Review: Everything I Never Told You, Celeste Ng

Here comes my second read for the A More Diverse Universe blogging event, hosted by the wonderful Aarti! Visit the event’s links page to find out what other folks are reading, and keep an eye on the hashtag #diversiverse.

With the caveat that I stupid-loved my first read for A More Diverse Universe, I have to say that this, my second, was a bit of a disappointment. In a way it’s my own fault: Everything I Never Told You is about a family struggling to deal with the unexpected and mysterious death of the eldest daughter, a teenager called Lydia; and I give very little benefit of the doubt to books about families struggling to deal with the loss of their pretty teenaged daughters. That is not my genre.

If that is your genre, though, I can recommend this book pretty highly. Ng nails the different ways of grieving, and the dynamics of a family in pain. The story of Lydia’s loss isn’t one huge dramatic event, but rather a series of smallish ones, all leading to a final tragedy. Sound like your jam? Go for it.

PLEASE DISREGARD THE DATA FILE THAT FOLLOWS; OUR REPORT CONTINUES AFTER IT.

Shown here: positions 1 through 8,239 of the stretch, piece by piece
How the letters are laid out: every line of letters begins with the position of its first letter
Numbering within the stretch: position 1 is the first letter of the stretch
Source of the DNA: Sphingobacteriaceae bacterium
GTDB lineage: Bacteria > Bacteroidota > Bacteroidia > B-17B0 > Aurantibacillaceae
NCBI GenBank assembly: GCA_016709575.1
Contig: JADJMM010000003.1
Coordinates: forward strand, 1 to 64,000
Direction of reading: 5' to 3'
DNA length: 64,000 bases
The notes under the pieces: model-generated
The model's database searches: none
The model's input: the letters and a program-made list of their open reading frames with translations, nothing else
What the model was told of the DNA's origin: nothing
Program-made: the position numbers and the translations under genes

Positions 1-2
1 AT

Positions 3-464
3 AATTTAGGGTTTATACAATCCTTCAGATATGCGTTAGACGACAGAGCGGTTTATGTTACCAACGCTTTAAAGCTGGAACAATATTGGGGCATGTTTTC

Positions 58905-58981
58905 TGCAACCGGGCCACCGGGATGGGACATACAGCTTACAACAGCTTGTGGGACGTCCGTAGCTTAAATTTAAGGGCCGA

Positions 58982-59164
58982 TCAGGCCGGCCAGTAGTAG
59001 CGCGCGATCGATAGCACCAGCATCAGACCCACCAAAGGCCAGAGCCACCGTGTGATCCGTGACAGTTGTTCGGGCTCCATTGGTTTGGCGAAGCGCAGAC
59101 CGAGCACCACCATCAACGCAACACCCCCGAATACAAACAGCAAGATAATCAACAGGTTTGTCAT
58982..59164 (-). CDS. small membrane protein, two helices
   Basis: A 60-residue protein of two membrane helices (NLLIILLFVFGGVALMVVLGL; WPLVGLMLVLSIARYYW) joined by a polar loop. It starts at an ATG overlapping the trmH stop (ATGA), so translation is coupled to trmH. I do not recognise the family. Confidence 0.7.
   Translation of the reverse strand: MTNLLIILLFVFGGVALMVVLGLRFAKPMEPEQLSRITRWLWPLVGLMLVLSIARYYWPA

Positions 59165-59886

But I was hoping for a delicate and unexpected exploration of differentness, and I didn’t really get that. Lydia is the daughter of a Chinese father, who just longs for his children to fit in, and an American mother, who gave up her dreams of being a doctor when she had a family, and who doesn’t want the same fate for Lydia. There’s a lot to unpack there, but I thought Ng hit predictable beats every time. The characters’ motivations were very pat, a simple one-to-one correlation of life event to emotional impact, and it took away power from a book that depicts grieving very well. (Which I was less interested in.)

They read it too: River City Reading, S. Krishna’s Books, She Treads Softly — and let me know if I missed yours!